these little gems that will fly under the radar and
will be an influence on today’s teenagers.
Cinema Dave  Swashbuckling ournalist and

For Father's Day, see "Cinderella Man"

Twenty-eight years ago my Dad took me to go see the
original "Rocky." It was a great experience and the
Deerfield Beach Ultra Vision rocking chair cinema was
rocking that night. The people cheered the Italian
Stallion and celebrated the movie destined to win the
Academy Award for best picture. One can almost relive
the same thrill with "Cinderella Man," the true story
of James J. Braddock that could have inspired all
sports movies, from “Rocky” to “Seabiscuit.”

In 1928, James J. Braddock (Russell Crowe) is a light
heavyweight boxer with potential. Five years later
during the height of the Depression, Braddock barely
has enough money to support his wife and three
children in a Jersey tenement. With his best days in
the ring behind him, Braddock is forced to fight with
a broken arm. Considered a bum because of a listless
performance in the ring, Braddock has his boxing
license suspended.

With less income, Braddock seeks work on the docks of
New Jersey. The creditors are closing in and the
Braddock Family is forced to obtain public assistance.
Things go from bad to worst when one of the Braddock
children develops a fever and nasty cough.

With some help from his old manager Joe Gould (Paul
Giamatti) Braddock is given the opportunity for one
last payday in Madison Square Garden. While on the
under card to the Primo Canera-Max Baer championship,
the underdog Braddock makes short work out of his
opponent. Within a year, Braddock finds himself
challenging Max Baer for the heavyweight championship
of the world.

The crowd I saw this movie with really got into this
movie, especially the fight scenes. I could hear one
man from the World War II Generation say in the middle
of the movie, "I know how this ends, but this is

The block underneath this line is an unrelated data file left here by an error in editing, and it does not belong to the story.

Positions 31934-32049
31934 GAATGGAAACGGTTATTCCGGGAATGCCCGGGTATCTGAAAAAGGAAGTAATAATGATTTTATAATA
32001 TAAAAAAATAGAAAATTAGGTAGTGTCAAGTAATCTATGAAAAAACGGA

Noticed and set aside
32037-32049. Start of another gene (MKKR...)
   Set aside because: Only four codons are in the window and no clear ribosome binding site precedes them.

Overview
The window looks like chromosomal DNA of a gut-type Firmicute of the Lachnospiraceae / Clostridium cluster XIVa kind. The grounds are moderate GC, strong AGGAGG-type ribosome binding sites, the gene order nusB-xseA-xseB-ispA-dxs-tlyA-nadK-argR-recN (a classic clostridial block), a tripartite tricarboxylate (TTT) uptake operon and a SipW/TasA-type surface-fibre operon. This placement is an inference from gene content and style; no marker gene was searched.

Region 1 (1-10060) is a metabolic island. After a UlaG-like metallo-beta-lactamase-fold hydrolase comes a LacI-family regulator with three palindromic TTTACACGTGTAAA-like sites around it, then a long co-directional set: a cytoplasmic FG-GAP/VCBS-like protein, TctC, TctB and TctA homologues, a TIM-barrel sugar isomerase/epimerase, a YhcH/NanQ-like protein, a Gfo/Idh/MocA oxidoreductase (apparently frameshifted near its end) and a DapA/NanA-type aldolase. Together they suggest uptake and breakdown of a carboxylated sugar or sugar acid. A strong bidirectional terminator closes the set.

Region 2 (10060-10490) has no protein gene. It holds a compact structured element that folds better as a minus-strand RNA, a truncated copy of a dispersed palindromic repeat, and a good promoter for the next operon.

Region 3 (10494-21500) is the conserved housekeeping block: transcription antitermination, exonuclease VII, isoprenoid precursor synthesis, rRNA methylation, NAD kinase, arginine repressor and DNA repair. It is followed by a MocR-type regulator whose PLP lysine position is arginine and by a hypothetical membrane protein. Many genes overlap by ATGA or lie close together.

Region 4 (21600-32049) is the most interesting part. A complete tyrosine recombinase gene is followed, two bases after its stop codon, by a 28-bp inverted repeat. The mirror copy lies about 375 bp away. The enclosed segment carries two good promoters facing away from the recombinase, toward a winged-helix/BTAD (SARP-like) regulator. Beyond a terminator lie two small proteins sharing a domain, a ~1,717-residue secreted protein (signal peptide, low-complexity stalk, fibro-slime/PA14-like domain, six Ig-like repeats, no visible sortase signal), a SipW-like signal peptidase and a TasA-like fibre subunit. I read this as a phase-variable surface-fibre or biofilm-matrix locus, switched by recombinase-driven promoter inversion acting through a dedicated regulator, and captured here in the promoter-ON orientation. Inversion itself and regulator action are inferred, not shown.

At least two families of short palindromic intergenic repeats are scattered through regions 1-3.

exciting!" Avoiding the manic editing so common with
modern action sequences, Director Ron Howard creates
a visual narrative that feeds the story.

The character development is strong with understated
performances by Crowe and Zellweger. As Joe Gould,
Giamatti steals the show as the tough manager with a
heart of gold. Given his snub by the academy awards
the last few years, Giamatti is likely to be Oscar
nominated for his work in "Cinderella Man." Look for
a cameo by Muhammad Ali and Sugar Ray Leonard’s
trainer, Angelo Dundee, in Braddock's corner.

I am fortunate that my Dad and I had another bonding
experience with "Cinderella Man" that was similar to
that of "Rocky." "Cinderella Man" is the best Father's
Day gift one can share.
Cinema Dave  Swashbuckling ournalist and

Jan Herma

The Facts:
Janice Herma, 63, of Lighthouse Point, Florida, formerly of Hempstead, New York passed away on Friday, April 29, 2005.
The daughter of Ruth and Ed Herma, Janice's life was full of friends and family. She was a graduate of C.W. Post College on Long Island. For 10 years she was a Media Specialist in schools throughout Europe for the U.S. Air Force. Janice finished her career in 2000 as a Media Specialist after 21 years in Forest Hills Elementary School in Coral Springs, Florida. For many years Janice supported Kids in Distress in Fort Lauderdale. Janice is survived by her brother, John (Susan); niece Kyle; nephew Drew all of Elm Grove, Wisconsin and Ft. Lauderdale, Florida. She is also survived by her dear friends, Terry and Bernice Funk of Boca Raton, Florida; and other wonderful friends, cousins, and Godchildren.

The Feeling:
Ed and Ruth were my surrogate grand parents, but Jan Herma was a friend at different stages of my life.
We attended movies together since I was 14 years old and she saw me perform at Parker Playhouse in 1980. I was the Royal Guard for the King of Siam in Rogers and Hammerstein's "The King and I." The King and I remained friends through the years and we recently connected. Jeff Crevier is the Minister for the First Baptist Church in Fort Lauderdale Florida and he produces their Annual Christmas Pageant. http://www.christmaspageantvideo.com/

Jeff made arrangements for me to take my parents and Jan to a performance of this annual event. One of the highlights featured "The Grinch," a Jan Herma Christmas staple for Elementary Schools. The Second Act features the life, death and resurrection of Jesus. Certainly appropriate.

Jan also got me tickets to the NCAA National Championship Game between the Nebraska Cornhuskers and Florida State University Seminoles in 1994. My alma mater finally won a National Championship that night and shortly thereafter I returned to Florida State to pursue graduate studies. After several years of professional hardship, that silly football game symbolized a change of my life in a positive way.

Jan Herma was a friend because she was there for me in both good and bad times.
Then again, that is what friends are for....